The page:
Virulence factors in food, clinical and reference Enterococci: A common trait in the genus?

Syst Appl Microbiol. 2003 Mar;26(1):13-22. doi: 10.1078/072320203322337263.


The occurrence of several virulence traits (cytolysin, adhesins and hydrolytic enzymes) was investigated in a collection of 164 enterococci, including food and clinical isolates (from human and veterinary origin), as well as type and reference strains from 20 enterococcal species. Up to fifteen different cyl genotypes were found, as well as silent cyl genes. The occurrence of the cyl operon and haemolytic potential seems to be widespread in the genus. A significant association of this virulent trait with clinical isolates was found (p < 0.05). High levels of incidence were also observed for genes encoding surface adhesins (esp, efaA(fs), efaA(fm)), agg and gelE, irrespectively of species allocation and origin of strains. Although gelE behaves as silent in the majority of the strains, gelatinase activity predominates in clinical isolates, whereas lipase and DNase were mainly detected in food isolates pointing to their minor role as virulence determinants. No hyaluronidase activity was detected for all strains. Numerical hierarchic data analysis grouped the strains in three main clusters, two of them including a total of 50 strains with low number of virulence determinants (from 2 to 7) and the other with 114 strains with a high virulence potential (up to 12 determinants). No statistical association was found between virulence clusters and species allocation (p > 0.10), strongly suggesting that virulence determinants are a common trait in the genus Enterococcus. Clinical strains seem to be significantly associated with high virulence potential, whereas food, commensal and environmental strains harbour fewer virulence determinants (p < 0.01). A high level of relative diversity in virulence patterns was observed (Shannon's index varies from 0.95 to 1.0 among clusters), reinforcing the strain-specific nature of the association of virulence factors. Although a low risk seems to be associated with the use of enterococci in long-established artisanal cheeses, screening of virulence traits and their cross-synergies must be performed, particularly for commercial starters, probiotic strains and products to be used by high risk population groups.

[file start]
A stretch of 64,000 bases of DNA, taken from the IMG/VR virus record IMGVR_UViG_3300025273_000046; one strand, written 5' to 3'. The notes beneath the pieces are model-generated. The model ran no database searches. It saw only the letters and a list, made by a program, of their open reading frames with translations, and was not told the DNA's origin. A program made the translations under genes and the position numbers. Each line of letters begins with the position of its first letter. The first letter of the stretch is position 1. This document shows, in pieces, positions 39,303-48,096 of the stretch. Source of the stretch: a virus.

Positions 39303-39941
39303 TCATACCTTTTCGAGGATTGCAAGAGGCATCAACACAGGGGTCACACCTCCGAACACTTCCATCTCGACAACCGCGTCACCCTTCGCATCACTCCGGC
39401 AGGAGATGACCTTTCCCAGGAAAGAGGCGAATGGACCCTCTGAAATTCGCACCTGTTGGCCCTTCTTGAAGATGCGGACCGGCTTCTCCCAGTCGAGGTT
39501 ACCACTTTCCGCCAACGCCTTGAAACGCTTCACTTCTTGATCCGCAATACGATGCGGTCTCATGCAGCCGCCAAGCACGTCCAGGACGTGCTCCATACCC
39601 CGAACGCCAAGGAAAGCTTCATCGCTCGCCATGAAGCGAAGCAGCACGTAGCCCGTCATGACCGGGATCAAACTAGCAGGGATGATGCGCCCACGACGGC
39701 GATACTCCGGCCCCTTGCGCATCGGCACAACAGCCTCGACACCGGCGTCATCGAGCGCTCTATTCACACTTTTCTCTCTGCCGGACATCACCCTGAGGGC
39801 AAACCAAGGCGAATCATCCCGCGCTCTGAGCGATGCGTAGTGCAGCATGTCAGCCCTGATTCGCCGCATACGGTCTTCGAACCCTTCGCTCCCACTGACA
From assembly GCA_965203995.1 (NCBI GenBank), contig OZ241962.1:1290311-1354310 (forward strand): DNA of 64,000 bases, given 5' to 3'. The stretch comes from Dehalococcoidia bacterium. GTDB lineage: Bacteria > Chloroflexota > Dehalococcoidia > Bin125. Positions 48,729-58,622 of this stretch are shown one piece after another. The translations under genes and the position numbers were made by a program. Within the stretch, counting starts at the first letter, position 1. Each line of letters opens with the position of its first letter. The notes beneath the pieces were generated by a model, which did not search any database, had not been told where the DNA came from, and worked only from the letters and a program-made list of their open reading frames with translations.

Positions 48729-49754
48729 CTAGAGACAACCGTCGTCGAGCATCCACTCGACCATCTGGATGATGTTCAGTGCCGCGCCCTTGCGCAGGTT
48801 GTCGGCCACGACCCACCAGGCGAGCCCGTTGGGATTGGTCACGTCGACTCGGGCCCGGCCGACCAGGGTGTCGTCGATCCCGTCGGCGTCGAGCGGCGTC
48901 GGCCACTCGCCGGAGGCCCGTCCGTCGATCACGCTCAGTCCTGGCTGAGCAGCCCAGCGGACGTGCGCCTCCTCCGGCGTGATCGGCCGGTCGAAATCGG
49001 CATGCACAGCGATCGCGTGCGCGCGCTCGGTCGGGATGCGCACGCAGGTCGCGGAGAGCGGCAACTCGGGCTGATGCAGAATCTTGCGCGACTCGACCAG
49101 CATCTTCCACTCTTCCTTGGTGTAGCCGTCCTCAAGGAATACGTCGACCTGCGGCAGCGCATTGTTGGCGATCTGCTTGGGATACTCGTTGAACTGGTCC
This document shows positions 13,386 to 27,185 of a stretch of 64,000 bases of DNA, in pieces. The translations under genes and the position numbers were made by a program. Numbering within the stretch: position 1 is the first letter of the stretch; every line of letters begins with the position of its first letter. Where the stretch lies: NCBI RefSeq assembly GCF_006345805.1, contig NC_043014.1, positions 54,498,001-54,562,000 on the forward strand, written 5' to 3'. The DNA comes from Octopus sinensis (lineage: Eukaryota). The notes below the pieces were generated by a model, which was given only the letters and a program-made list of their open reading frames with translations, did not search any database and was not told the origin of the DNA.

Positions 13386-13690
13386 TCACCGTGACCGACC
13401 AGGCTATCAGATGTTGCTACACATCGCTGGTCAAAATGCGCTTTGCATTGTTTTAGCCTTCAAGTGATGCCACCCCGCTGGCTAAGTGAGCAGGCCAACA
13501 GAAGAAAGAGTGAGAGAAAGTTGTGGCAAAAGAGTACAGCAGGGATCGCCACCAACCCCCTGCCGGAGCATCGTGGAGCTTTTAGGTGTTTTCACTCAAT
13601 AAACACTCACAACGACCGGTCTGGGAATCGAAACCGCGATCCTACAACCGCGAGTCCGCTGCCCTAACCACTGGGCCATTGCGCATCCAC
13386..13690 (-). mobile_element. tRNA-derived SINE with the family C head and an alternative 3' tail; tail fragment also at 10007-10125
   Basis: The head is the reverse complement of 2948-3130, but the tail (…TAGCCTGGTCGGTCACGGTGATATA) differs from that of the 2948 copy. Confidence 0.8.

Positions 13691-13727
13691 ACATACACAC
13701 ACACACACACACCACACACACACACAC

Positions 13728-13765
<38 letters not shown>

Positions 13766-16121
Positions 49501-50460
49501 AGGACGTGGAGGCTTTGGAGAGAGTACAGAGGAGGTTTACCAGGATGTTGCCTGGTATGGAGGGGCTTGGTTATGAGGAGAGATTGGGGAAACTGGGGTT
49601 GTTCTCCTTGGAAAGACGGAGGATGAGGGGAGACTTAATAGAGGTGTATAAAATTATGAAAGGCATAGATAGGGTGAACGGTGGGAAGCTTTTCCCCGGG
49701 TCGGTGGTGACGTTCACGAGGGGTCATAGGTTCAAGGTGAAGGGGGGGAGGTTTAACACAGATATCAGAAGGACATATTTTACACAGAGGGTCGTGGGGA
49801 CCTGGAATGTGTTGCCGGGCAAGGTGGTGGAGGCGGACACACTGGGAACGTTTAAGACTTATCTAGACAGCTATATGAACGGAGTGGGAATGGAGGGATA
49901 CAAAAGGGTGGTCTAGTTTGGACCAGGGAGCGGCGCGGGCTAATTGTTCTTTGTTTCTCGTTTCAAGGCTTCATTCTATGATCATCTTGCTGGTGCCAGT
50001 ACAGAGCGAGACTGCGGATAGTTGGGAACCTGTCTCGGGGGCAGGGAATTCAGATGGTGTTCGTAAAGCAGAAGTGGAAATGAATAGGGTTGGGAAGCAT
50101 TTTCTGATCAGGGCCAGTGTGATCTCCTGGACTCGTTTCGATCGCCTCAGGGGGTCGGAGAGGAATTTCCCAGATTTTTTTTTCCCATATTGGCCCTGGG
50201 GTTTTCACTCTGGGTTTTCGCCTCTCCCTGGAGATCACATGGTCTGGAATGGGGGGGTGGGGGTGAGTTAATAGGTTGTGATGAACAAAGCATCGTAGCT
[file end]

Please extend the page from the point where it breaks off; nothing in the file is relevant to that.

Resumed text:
Publication types

  • Research Support, Non-U.S. Gov't

MeSH terms

  • Adhesins, Bacterial / analysis
  • Animals
  • Cheese / microbiology
  • Cytotoxins / analysis
  • Enterococcus / enzymology
  • Enterococcus / genetics
  • Enterococcus / isolation & purification
  • Enterococcus / pathogenicity*
  • Food Microbiology*
  • Gelatinases / analysis
  • Humans
  • Lipase / analysis
  • Milk / microbiology
  • Phylogeny
  • Reference Standards
  • Sheep
  • Virulence Factors / analysis*


  • Adhesins, Bacterial
  • Cytotoxins
  • Virulence Factors
  • Lipase
  • Gelatinases